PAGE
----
Why Ontario’s “YouTube Tax” is a terrible idea

If Canada took a pound of flesh from YouTube, would other regions follow?

The Ontario government raised more than a few eyebrows on Monday with a recommendation that a new tax should be imposed on YouTube, Netflix and other foreign-owned internet video providers.

Traditional broadcasters are currently required to air a certain amount of Canadian programming and must pay a percentage of their revenues into the Canada Media Fund, a pool that helps fund the development of that programming. YouTube, Netflix and the rest don’t have those requirements, a fact that has stuck in the craw of those traditional broadcasters for some time.

Appearing before the Canadian Radio-television and Telecommunication’s “Let’s Talk TV” hearings, Kevin Finnerty, the assistant deputy minister for Ontario’s Ministry or Tourism, Culture and Sport, took a page right out of the broadcasters’ playbook in calling for a realignment of the rules:

“In order to create a more level playing field, the ministry recommends decreasing this regulatory imbalance. The ministry believes the best way to accomplish this is to expand the regulation of new media TV, rather than by lightening the current regulation of traditional TV.”

The Ontario government — which is coincidentally looking to sell its lottery operations to those traditional broadcasters, according to a report — suggests foreign online video providers should be forced to contribute to the CMF once they hit a certain size.

Failing that, other online video services — those produced by Canadian companies — could be given other advantages, such as the ability to exempt their products from internet data caps.

The federal government is correct in assuming that such a tax would not go down well with consumers

As University of Ottawa internet law professor Michael Geist notes, that would be a violation of the CRTC’s net neutrality rules.

A call to the ministry for further comment Monday evening was not returned.

The federal Conservative government was quick to condemn its provincial Liberal counterpart.

“The CRTC has in the past declined to regulate such services — a position that our government continues to firmly support,” said federal Heritage Minister Shelly Glover in a statement. “Canadian consumers can rest assured that our government will continue to stand up for them. We will not allow any moves to impose new regulations and taxes on internet video that would create a Netflix and YouTube tax.”

The federal government is correct in assuming that such a tax would not go down well with consumers. Many respondents to an earlier phase of the CRTC’s wide-ranging review of the broadcasting landscape let the organization know that in no uncertain terms.

Moreover, supposedly neutral supporters of regulating so-called over-the-top video services probably haven’t thought through how such a tax could actually be implemented, or what its repercussions might be.

For Netflix, a paid subscription service, it would be relatively easy. The company would simply pay a percentage of its revenues into the CMF, and then, in all likelihood, increase its monthly subscription fees accordingly.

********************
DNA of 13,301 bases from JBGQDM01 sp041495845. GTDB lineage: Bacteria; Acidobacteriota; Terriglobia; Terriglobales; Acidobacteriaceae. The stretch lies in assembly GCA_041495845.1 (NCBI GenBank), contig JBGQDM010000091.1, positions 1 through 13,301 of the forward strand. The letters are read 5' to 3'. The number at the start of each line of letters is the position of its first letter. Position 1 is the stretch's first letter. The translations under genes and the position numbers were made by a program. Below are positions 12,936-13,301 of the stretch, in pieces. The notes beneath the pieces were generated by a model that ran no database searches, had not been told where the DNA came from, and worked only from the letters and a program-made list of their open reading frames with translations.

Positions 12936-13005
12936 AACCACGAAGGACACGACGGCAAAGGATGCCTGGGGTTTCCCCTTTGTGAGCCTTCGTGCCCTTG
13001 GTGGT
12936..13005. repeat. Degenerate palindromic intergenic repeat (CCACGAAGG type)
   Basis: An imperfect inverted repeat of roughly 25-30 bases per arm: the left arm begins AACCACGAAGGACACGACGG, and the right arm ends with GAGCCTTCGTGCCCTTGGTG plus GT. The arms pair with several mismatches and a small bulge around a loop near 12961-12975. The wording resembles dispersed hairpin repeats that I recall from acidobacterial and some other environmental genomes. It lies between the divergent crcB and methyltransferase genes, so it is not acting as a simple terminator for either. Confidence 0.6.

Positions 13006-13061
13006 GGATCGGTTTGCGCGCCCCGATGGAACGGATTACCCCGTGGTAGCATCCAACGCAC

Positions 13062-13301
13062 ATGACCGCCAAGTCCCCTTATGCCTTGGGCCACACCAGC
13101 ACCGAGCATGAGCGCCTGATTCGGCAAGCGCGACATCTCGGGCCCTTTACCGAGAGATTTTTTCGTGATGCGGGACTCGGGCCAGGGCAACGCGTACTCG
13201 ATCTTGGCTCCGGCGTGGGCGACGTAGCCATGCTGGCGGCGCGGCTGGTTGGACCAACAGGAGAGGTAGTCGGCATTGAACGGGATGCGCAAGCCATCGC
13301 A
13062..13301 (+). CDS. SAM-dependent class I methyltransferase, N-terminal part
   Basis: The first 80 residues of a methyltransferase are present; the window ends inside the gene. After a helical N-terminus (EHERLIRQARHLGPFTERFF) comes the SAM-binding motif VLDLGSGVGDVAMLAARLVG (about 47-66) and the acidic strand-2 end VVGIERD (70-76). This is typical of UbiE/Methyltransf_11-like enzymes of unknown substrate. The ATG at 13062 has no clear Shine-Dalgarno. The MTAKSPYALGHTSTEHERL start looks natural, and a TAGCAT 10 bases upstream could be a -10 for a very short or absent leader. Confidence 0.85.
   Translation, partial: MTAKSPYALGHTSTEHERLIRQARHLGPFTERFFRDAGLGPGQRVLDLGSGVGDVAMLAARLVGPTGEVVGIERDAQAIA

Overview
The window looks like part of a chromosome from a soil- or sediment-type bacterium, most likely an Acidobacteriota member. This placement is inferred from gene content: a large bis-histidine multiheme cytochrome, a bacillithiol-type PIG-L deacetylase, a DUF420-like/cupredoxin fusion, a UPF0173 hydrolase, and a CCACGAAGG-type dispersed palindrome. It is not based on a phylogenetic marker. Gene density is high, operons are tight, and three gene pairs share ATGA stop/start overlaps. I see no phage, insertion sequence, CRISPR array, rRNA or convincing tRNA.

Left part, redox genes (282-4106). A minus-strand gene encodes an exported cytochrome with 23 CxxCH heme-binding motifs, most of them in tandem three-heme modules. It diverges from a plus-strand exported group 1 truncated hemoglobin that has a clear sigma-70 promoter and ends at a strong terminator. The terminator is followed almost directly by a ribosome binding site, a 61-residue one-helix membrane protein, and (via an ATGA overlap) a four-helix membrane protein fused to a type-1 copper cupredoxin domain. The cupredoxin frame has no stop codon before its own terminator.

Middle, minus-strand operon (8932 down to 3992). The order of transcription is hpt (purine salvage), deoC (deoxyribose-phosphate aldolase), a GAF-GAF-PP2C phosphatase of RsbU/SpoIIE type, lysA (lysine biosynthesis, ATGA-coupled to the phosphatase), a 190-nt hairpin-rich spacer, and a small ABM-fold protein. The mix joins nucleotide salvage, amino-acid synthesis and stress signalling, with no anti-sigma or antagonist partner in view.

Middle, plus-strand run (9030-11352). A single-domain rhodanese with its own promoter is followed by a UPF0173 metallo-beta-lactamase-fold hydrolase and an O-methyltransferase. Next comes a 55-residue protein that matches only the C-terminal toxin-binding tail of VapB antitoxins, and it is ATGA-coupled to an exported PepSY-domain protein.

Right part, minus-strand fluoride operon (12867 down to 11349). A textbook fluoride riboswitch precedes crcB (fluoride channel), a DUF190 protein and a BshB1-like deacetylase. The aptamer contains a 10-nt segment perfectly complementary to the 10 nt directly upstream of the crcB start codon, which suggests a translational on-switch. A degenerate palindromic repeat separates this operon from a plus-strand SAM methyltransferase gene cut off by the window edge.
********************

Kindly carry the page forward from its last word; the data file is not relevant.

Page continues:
But for YouTube and other free services, the implementation is hazier and the fallout could be more interesting. Because YouTube doesn’t charge viewers for its service, there’s no way it could pass the cost of regulation on to them. Its owner Google would simply have to eat that cost.

But YouTube is global, and if Canadian regulators were to take their pound of flesh, others would follow. France, taking Canada’s lead, is also talking about a cultural tax on online video providers.

Is Google willing to risk such a domino effect, where country after country could line up and demand its own respective cultural tax?

A while back I suggested the company could instead opt for a scorched-earth approach and simply pull YouTube out of countries making such demands. That’s an extreme option, but other, strong reactions are possible.

What if, for example, YouTube lowered advertising payouts to users in taxing countries? In this way, content producers would bear the brunt of regulatory costs rather than content consumers.

That could in turn result in Canadian video makers hosting their content and associated businesses outside of the country, which would be a perversion of the whole point of the regulatory taxes in the first place.

Imagine that: a cultural tax intended to help produce Canadian content forcing the producers of that content to flee the country.

The Ontario government is also calling for a separate hearing to determine how such regulation could work. The CRTC should indeed follow through so that supporters of an Internet video tax could see just how full of holes the idea is.

Update, Tuesday September 9: A spokesperson for Minister Michael Coteau’s office provided the following statement, which appears to walk back the ADM’s remarks: “Yesterday’s presentation provided elements for CRTC consideration as it undertakes its review. Ontario is not advocating for any Canadian content changes or for any specific regulations regarding new media TV.”

This story originally appeared in Canadian Business

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